Final Thoughts

Back at home in our apartment at the Kennedy-Warren, overlooking the National Zoo. Two months of travel, 5,000 miles (actually 4,985 to be exact), 21 states and 14 mini reunions/visits with 49 old friends and relatives (plus about 50 former work colleagues at Embry’s company reunion). It was quite a trip!

Thanks to everyone who put us up and took care of us. We are truly grateful!

I am not sure we discovered the Real America in the Age of Trump, but we surely did rediscover just how vast and beautiful the United States of America is. In terms of landscape and terrain, the U.S. is just about as diverse as it gets, and we have seen and experienced a lot of it on the Road Trip of 2016—the luxuriant Appalachians and foot hills and valleys of the East, the green hills of Middle Tennessee, the flat farm lands of West Tennessee and Arkansas, the wild Ozarks, the vast prairies of Oklahoma and Texas, the stark Mojave Desert, the high, arid plains of New Mexico, the beautiful California Coast, the towering Sierra Nevada and the Rockies, the grazing fields of Colorado, the sand hills of Nevada, and the rich farm lands of Iowa, southern Indiana and southern Illinois, Ohio, and Maryland. Yes, we all know that these places are out there but tend not to think about them much. Seeing is believing.

We have seen a lot of other countries—over 40 between the two of us, and we are grateful to have seen them. There is, of course, so much to see on this planet, which in our around-the-world-no airplanes experience of last year seems actually rather small when compared to the universe that surrounds us. But a trip like this makes you realize just how special your own country is. There is no country like it, and we are lucky to live here.

Much of the credit goes to the National Parks Service, celebrating its 100th Anniversary this year. We visited eight fabulous parks—Sequoia, Yosemite, Death Valley, Grand Canyon, Zion, Bryce, Arches, and Rocky Mountain. There are over 400 national parks in all. We tend to take them for granted. We Americans invented the idea of preserving these wonders for everyone, not just the elite few who might claim them as their own private estates or put up huge hotels and billboards advertising them. Parts of these parks are quite crowed, but the parks are so big that it is not hard to hike off the beaten path or into wilderness areas. While strapped financially these (given the dysfunctional Congress), they are doing the best they can. If there is one message from the Road Trip that is important, it is this: get out and see our national parks. You have many to choose from. The ones we visited are certainly among the most spectacular and beautiful, but there are hundreds of others.

On the other hand, we were continually reminded how we humans have trashed too much of our landscape and natural environment—the endless billboards, the myriad fast food and crummy establishments at most intersections on interstate highways, the boarded up stores in so many small towns, the big box stores, and urban sprawl. As one trained in city planning, I keep thinking that it did not have to be this way.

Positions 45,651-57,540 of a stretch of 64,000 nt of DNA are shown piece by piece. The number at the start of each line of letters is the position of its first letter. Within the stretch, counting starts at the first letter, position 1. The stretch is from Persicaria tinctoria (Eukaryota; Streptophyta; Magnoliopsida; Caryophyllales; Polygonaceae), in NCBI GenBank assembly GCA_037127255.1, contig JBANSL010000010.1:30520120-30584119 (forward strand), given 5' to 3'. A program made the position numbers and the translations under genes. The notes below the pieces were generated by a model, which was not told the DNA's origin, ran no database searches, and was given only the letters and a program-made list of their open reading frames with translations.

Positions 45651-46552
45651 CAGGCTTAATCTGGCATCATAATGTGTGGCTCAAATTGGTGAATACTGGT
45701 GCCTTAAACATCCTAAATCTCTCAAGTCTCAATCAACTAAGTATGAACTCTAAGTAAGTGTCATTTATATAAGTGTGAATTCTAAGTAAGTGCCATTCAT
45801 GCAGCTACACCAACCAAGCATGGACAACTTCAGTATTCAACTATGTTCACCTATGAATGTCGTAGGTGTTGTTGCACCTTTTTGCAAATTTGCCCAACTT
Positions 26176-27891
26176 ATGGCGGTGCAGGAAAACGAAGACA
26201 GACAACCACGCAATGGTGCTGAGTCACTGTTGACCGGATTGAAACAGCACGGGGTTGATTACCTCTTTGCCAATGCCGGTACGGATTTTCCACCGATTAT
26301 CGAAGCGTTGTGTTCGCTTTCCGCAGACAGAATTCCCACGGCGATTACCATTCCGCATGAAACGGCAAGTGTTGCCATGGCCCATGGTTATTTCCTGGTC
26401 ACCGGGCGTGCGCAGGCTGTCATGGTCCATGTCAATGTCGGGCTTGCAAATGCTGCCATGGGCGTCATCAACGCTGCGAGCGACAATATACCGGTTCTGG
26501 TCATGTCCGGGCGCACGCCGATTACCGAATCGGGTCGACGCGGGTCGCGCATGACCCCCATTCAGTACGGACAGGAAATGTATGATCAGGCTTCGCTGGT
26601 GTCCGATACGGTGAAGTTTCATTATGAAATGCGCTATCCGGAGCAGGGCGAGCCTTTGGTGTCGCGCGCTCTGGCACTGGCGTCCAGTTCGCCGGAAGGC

Did we come back with profound insights as to the Real America in the Age of Trump?

Not exactly. In fact we wondered if anyone is actually following the election campaigns. The total number of Trump signs we saw could be counted on one hand. (None for Hillary.) Our views continue to be shaped by what we read in the newspapers and see on TV and by our experience living in Washington. Getting outside of the Washington bubble was one of the reasons for making the trip, but we did not find that people are much different or that Truth is any more accessible beyond the Beltway.

There were a few hopeful signs, however. Of the 49 friends and relatives we saw, some are committed Republicans, and nary a one plans to vote for Trump. We remain apprehensive, but Trump’s continuing self-destruction makes us breathe a little easier. (If you want to read something really scary, check out the September issue of The Atlantic and read “Trump’s Intellectuals” by Peter Beinart. It turns out that some right wing intellectuals are beginning to embrace the idea of a strongman government, not unlike what occurred in Germany in the 1930s.)

Much of what we do read and watch on TV tells us that the country is in turmoil, and that we have lost faith in our institutions and desire radical change. It is true that there is much that needs fixing. But I have to tell you that spending two months on the road, we came away with a feeling of awe. We live in an extraordinary country and have the ability to fix what is wrong. Having the will is the issue. We live in a country that is vast, diverse and beautiful. Our diversity is our strength. Good people live here. It is the most beautiful country on our small planet. We have been blessed.